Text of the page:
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  • Lyndal Miller

Think you don't need a CV?

Think again!

As I was sitting scanning a number of online job sites this morning, I came across a large number of companies looking for tradesmen, labourers, contractors, drivers and other manual workers – all offering competitive rates of pay and seemingly good working conditions. What stood out for me what they almost all ended with a request for anyone interested in the job, to submit an online application attaching their CV.

Now here’s the thing – many people who work in trades or manual based roles, simply don’t have CV’s. They have often moved from job to job through word of mouth, and have often been hired because they are damn good at what they do!

Without wanting to stereotype (which regrettably I am about to do!), many of these potentially high performing and reliable employees, don’t have the skills to ‘attach a CV’ or cover letter, or even submit an online application. I know a lot of people these days who don’t even own a computer or laptop. We are in an era where most things can be done on your phone, but have you ever tried writing and attaching a CV to an online job application on your phone? It’s ridiculously hard, and even more so if you don’t have an ultra-modern smart phone.

So even though the requirement to understand and utilise technology may have absolutely no relevance to on the job performance, employers continue to insist upon candidates registering online and completing online applications, effectively limiting their candidate pool to those who have computer skills. This simply doesn’t make sense!

Or does it?

Let’s look at it from the employer’s point of view. The administration aspect of their business is largely online, and employers are often inundated with a large number of applications. There is a need to keep track of the applicants in some shape or form, and online applications are a good way of doing this. Applications are instant, and automated responses acknowledging applications can be generated, as can emails advising of progress with your application. It saves the employer a whole heap of time, and information on each candidate can be stored in a central location. From the employer’s point of view, online applications save them an enormous amount of time, and they work – or at least appear to.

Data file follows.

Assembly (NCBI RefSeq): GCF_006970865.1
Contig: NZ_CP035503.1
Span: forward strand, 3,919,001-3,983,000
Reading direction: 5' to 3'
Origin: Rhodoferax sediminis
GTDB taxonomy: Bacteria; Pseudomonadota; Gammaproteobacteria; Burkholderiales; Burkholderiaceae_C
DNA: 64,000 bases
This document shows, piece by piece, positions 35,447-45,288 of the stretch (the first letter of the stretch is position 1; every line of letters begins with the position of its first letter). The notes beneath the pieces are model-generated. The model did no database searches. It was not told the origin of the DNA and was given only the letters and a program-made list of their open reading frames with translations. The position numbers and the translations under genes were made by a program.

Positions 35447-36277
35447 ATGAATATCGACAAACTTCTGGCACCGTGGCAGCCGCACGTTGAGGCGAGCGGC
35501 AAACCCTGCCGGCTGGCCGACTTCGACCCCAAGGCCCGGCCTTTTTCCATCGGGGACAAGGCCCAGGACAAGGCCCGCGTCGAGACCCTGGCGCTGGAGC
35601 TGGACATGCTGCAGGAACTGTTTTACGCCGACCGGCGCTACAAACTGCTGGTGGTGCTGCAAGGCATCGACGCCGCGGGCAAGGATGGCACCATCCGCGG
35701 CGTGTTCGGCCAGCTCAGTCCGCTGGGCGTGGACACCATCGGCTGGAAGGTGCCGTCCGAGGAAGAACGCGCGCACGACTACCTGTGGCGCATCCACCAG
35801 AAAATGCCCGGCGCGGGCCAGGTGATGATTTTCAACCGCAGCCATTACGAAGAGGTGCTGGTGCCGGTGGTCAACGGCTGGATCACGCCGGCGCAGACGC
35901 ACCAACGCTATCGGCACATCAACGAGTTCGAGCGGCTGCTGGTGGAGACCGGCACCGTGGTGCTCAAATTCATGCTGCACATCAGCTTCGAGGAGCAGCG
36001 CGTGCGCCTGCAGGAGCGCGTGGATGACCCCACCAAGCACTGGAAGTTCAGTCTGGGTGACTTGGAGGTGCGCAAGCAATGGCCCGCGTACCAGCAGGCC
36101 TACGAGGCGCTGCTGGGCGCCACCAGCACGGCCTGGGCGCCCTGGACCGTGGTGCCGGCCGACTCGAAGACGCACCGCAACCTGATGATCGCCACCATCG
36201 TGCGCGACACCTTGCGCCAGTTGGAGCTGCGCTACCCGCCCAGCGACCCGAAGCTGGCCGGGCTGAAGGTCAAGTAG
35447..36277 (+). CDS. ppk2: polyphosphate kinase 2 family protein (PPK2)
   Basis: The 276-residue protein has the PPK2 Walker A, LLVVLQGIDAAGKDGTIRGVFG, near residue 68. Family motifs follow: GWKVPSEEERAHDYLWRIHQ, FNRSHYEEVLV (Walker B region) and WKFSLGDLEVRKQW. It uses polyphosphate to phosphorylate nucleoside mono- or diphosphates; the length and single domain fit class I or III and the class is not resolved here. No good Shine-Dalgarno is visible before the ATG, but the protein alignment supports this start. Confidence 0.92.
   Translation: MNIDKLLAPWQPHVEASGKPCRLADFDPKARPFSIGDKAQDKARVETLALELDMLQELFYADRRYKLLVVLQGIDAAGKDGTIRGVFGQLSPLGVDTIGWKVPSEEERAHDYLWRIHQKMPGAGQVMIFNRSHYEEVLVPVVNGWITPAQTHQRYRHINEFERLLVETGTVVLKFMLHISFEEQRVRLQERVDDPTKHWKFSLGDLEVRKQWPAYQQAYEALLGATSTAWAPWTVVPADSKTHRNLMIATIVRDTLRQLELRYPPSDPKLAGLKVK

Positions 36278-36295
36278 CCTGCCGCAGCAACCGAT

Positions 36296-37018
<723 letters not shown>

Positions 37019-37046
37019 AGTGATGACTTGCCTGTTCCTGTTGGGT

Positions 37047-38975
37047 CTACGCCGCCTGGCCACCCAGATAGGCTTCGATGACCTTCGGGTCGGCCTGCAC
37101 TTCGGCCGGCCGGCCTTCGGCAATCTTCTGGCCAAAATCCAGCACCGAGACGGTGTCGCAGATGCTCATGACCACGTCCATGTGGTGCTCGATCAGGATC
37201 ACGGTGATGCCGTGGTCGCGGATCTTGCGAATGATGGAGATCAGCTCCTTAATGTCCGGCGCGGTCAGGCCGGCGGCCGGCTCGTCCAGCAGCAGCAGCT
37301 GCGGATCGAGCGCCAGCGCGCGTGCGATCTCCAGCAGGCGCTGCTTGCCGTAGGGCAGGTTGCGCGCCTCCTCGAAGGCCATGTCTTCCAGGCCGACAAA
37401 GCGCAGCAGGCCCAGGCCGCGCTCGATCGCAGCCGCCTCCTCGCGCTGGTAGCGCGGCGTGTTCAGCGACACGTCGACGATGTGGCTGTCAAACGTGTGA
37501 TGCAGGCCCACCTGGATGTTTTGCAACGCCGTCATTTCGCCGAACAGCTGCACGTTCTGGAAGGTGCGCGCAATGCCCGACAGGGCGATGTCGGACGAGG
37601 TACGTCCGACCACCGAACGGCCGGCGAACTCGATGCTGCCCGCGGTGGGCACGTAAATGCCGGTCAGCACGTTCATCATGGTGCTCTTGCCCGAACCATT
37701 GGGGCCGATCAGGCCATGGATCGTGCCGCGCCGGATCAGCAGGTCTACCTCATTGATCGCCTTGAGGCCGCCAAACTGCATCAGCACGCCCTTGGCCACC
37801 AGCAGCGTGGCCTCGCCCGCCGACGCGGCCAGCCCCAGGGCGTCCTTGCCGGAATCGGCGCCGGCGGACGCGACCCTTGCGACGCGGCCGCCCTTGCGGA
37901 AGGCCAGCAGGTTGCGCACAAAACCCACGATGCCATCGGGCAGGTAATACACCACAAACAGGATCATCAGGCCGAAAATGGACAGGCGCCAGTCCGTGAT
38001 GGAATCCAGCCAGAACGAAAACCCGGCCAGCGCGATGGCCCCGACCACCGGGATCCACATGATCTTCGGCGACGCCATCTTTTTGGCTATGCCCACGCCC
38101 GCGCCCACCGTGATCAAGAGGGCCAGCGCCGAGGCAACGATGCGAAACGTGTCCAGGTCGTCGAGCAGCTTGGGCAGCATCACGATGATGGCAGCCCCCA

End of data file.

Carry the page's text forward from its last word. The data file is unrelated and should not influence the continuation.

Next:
How do I know this – because I have worked with organisations that do this, and believe me – I feel like I’m sitting between a rock and a hard place! I totally get it – from both perspectives.

Somehow, the employer and job seeker need to ‘connect’, however right now, unless you want to sabotage any chance you have of finding employment, as a job seeker you need to have a CV that you (or someone you know) can attach to your job application. Of course, the other option is for you to sit back and wait for an opportunity that states ‘no CV’s required’, but I’m a firm believer in taking control of your own destiny. If that means that in order to get a job, you need to have a CV and submit an online application, then that’s what you must do.

Sure I’d like to see employers be a heck of a lot more innovative in how they attract and secure their employees, taking into account the skills required for the job, but I’m not going to risk stalling my career while I wait for that to happen.

If you are serious about finding a job, it’s simple - regardless of the industry you want to work in, you NEED to have a CV. Your CV should detail your work history, and the skills and experience that you can bring to the job, with the ultimate aim of creating sufficient interest that the employer will want to meet with you to find out more.

If you can’t do this yourself – find someone that can. There’s no requirement that you write your own CV, just as there is no requirement that you complete your own online application. The requirement is often that all applications must be submitted online attaching a CV.

My Coach is a personalised career service, and is available to help you with your career.

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